Natural & Clean Label Trends 2013

Where do your products sit in the clean label hierarchy?

By Elaine WATSON

- Last updated on GMT

Does 'natural' amount to more than just a list of acceptable or unacceptable ingredients on a food label? What other cues are consumers looking for when deciding if a product is natural and wholesome? Find out on June 26 at Natural & Clean Label Trends 2013
Does 'natural' amount to more than just a list of acceptable or unacceptable ingredients on a food label? What other cues are consumers looking for when deciding if a product is natural and wholesome? Find out on June 26 at Natural & Clean Label Trends 2013

Related tags Clean label Consumer protection

If it sounds like a ‘chemical’, or isn’t in the kitchen cupboard, shoppers may regard it with suspicion. But which ingredients are 'acceptable' to today's consumers, which are to be avoided, and who decides?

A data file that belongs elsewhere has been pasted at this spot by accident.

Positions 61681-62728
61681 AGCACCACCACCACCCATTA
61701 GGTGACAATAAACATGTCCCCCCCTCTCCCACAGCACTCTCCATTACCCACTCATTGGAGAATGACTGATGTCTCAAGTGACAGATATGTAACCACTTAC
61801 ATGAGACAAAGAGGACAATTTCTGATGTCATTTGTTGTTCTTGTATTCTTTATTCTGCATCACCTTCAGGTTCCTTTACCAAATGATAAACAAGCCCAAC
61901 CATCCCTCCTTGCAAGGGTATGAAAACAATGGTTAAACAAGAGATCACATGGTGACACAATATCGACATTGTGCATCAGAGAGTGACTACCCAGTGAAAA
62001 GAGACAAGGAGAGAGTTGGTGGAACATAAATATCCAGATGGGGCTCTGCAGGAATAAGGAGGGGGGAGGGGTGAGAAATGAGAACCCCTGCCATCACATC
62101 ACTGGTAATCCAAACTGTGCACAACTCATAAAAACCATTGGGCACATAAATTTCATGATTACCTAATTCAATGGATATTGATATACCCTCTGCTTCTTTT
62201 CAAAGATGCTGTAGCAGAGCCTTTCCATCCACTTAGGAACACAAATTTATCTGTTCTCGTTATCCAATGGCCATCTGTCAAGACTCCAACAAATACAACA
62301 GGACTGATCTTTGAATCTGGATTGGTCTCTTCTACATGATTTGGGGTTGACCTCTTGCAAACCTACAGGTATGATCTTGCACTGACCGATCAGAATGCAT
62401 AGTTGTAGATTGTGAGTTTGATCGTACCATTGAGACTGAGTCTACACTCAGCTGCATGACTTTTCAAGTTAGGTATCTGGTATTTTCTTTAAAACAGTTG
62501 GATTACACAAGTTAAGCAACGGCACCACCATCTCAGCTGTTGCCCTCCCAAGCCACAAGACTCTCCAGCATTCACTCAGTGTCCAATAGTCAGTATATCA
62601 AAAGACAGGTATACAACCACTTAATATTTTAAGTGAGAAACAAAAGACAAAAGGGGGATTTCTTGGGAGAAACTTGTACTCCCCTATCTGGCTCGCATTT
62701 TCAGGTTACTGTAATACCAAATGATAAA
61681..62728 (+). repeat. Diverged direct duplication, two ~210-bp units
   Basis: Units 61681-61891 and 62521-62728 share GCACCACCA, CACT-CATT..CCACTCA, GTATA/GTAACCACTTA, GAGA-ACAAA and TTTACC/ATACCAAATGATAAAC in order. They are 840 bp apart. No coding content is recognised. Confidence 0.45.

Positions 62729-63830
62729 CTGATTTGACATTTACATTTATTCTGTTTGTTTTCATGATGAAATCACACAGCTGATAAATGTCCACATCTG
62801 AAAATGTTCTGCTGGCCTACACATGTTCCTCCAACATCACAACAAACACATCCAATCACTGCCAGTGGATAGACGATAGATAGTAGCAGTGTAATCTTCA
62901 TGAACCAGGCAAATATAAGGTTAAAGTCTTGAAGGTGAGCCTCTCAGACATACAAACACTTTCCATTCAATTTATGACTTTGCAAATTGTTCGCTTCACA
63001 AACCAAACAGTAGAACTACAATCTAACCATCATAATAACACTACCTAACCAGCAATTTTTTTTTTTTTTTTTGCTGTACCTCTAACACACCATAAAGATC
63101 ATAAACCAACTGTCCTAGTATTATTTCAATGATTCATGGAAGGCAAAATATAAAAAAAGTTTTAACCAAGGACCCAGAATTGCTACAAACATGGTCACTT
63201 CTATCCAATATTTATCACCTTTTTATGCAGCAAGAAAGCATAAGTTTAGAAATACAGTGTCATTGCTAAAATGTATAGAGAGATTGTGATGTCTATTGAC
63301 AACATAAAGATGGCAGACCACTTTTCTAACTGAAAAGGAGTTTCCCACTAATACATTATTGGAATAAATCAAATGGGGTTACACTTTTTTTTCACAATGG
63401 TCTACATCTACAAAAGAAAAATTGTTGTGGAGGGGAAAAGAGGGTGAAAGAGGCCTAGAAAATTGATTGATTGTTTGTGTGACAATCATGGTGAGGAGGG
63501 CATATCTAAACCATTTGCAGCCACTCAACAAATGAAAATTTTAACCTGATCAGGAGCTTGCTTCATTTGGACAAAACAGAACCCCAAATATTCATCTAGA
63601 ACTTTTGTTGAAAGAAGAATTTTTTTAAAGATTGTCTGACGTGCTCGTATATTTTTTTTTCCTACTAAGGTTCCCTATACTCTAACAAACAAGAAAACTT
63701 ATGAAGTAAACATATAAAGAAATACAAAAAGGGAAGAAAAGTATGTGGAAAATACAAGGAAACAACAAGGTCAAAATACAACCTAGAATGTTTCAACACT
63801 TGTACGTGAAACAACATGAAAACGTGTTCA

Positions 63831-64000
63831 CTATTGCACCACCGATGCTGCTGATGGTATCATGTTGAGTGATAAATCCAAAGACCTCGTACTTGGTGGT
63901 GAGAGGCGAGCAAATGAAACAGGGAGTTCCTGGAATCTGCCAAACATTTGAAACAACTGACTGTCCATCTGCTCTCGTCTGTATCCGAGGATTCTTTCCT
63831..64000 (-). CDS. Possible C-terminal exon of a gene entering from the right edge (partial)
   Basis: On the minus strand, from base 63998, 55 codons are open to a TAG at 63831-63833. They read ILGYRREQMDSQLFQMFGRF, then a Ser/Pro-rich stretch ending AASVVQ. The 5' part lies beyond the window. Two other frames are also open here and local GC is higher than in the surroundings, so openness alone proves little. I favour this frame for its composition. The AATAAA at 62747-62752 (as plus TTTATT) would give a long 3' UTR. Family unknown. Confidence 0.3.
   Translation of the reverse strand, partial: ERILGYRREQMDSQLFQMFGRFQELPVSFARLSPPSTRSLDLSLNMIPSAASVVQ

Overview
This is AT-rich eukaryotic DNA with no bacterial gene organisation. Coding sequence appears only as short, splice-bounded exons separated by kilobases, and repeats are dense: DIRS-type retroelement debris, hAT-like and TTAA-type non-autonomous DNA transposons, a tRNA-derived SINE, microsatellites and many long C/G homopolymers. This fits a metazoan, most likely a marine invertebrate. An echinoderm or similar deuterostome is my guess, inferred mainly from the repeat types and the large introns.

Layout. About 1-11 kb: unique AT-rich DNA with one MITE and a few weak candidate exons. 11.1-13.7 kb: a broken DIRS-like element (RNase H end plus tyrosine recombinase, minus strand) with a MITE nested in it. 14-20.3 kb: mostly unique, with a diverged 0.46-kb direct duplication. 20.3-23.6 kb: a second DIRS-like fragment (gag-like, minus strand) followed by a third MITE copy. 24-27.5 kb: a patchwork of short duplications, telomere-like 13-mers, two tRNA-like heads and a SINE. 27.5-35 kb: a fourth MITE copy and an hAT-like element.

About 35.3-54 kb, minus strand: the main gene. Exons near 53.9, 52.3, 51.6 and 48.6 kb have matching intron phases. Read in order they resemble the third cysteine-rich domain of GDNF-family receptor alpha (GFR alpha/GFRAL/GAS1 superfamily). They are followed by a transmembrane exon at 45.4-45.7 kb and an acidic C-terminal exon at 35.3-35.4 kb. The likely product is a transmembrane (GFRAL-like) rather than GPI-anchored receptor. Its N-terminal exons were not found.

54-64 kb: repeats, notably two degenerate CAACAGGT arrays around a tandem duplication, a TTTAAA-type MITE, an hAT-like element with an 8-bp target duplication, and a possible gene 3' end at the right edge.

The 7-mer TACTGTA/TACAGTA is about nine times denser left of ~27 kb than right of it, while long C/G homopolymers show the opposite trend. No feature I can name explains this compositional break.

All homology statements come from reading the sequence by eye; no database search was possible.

In many cases, retailers are setting the agenda - with Whole Foods Market developing a list of 'unacceptable ingredients​' and committing to label all products containing genetically modified organisms (GMOs) in its US and Canadian stores by 2018.

In other cases, bloggers, activists and consumer advocacy groups are driving the agenda, with high-profile blogger the 'FoodBabe'​ garnering a lot of publicity over her campaign to persuade Kraft to ditch artificial colors Yellow #5 and #6 from Mac & Cheese; and Starbucks phasing out bug-derived colorant carmine​ after 6,000+ consumers signed a petition to say they were unhappy it was using crushed insects to color its frappuccinos.